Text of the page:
19/08/2009 GMT 1
    Son cubanos mayoría de presos muertos en EEUU bajo custodia de Inmigración, dice hoy The New York Times
    polillabaez @ 19:47
    Artículo original de The New York Times: Officials Say Detainee Fatalities Were Missed
    El Servicio de Inmigración (ICE) la llama “la lista de la muerte”. Incluye los nombres de 104 detenidos que han fallecido en las cárceles de Inmigración desde octubre de 2003. La mayoría de los que han muerto en la custodia de Inmigración son cubanos.
    El New York Times reportó hoy que más del 10 por ciento de los fallecidos en custodia de inmigración durante los últimos seis años no aparecen en la lista oficial de difuntos que Inmigración le entregó al Congreso en marzo de este año.
    LISTA OFICIAL DE DETENIDOS FALLECIDOS, ENTREGADA AL CONGRESO

    El rotativo informa que la admnistración Obama añadió los nombres de 10 víctimas a la lista, más una persona que falleció el viernes pasado.
    Durante el año pasado, más de 407 000 personas pasaron tiempo detenidos bajo la custodia de Inmigración, entidad que ha estado renuente a divulgar información específica sobre el trato de los presos y los nombres de los que han fallecido en estas cárceles.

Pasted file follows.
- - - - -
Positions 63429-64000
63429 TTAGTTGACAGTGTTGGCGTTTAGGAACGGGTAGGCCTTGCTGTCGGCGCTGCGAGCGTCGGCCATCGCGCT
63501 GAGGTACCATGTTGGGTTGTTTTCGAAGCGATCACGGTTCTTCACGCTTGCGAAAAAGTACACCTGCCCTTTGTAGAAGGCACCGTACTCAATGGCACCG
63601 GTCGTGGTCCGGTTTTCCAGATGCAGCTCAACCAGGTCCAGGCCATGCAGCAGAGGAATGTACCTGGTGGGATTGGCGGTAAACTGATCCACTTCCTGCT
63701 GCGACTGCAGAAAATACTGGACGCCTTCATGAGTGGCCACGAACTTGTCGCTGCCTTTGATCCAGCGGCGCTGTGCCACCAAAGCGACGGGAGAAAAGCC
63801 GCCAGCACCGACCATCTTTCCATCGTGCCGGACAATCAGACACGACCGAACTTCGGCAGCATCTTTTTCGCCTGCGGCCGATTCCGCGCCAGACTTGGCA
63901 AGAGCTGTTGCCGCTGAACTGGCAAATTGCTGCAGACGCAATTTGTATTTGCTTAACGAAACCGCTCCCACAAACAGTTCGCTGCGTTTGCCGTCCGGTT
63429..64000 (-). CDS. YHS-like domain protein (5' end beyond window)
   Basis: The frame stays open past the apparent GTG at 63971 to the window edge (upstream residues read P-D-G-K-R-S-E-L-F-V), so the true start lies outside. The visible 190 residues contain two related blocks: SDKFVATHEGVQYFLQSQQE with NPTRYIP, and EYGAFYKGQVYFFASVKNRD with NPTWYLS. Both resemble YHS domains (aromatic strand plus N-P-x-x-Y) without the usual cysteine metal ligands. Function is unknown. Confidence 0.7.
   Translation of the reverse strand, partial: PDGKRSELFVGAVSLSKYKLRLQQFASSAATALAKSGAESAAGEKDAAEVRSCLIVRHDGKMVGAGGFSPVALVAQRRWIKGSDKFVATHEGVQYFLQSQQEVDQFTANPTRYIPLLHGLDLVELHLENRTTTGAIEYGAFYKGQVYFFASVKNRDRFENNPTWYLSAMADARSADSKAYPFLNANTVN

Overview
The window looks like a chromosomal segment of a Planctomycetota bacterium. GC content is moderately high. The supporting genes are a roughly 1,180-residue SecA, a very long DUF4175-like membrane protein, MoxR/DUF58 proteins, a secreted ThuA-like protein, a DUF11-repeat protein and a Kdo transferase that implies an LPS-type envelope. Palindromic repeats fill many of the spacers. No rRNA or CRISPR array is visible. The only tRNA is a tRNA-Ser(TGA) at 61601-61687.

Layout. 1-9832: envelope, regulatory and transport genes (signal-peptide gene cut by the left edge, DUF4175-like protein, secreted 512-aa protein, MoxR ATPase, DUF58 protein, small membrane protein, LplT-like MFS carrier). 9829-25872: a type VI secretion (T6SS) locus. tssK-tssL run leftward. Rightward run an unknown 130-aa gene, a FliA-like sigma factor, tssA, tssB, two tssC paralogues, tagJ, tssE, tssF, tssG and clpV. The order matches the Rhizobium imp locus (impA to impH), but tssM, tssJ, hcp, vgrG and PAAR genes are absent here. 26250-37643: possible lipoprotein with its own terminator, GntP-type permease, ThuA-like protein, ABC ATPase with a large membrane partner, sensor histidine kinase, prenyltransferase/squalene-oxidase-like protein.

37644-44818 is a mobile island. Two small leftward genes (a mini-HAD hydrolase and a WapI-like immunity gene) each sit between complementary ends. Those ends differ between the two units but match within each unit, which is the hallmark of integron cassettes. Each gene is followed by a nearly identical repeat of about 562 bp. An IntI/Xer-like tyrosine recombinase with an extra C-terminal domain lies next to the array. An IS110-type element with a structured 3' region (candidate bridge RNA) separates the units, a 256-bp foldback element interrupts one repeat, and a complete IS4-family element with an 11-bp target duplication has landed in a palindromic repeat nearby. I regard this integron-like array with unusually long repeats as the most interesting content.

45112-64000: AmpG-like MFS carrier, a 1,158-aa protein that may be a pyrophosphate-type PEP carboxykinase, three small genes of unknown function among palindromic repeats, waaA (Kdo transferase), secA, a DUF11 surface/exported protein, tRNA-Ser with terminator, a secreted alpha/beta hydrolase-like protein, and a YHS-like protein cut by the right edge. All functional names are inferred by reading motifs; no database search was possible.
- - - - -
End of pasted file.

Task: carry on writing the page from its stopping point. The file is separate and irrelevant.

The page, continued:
“El sistema carcelario de Inmigración es un sistema fallido”, dijo a Cubadebate vía telefónica el abogado de Inmigración José Pertierra, desde Washington. “Es muy difícil obtener información sobre los presos y tenemos que recurrir al lento y engorroso trámite de la Ley de Libre Información (Freedom of Information Act) para destapar los secretos detrás de las paredes carcelarias”, añadió.
    El Jefe del Departamento de Inmigración y Aduanas, John Morton, anunció el sábado que sus oficinas deben divulgar la información de los fallecidos. Sin embargo, muchas de las prisiones donde están los inmigrantes e indocumentados pertenecen a compañías privadas, con sus propias reglas. Algunas no aparecen en los listados de prisiones de inmigración, confirmó The New York Times.
    “Las cárceles deberían ser del Estado, y no de los empresarios”, dijo Pertierra. “Es la única manera de asegurarnos que los carcelarios rindan cuentas por el tratamiento que le dan a los presos”, concluyó. “La meta debiese ser la justicia y20no la ganancia”, concluyó el abogado, especialista en temas migratorios.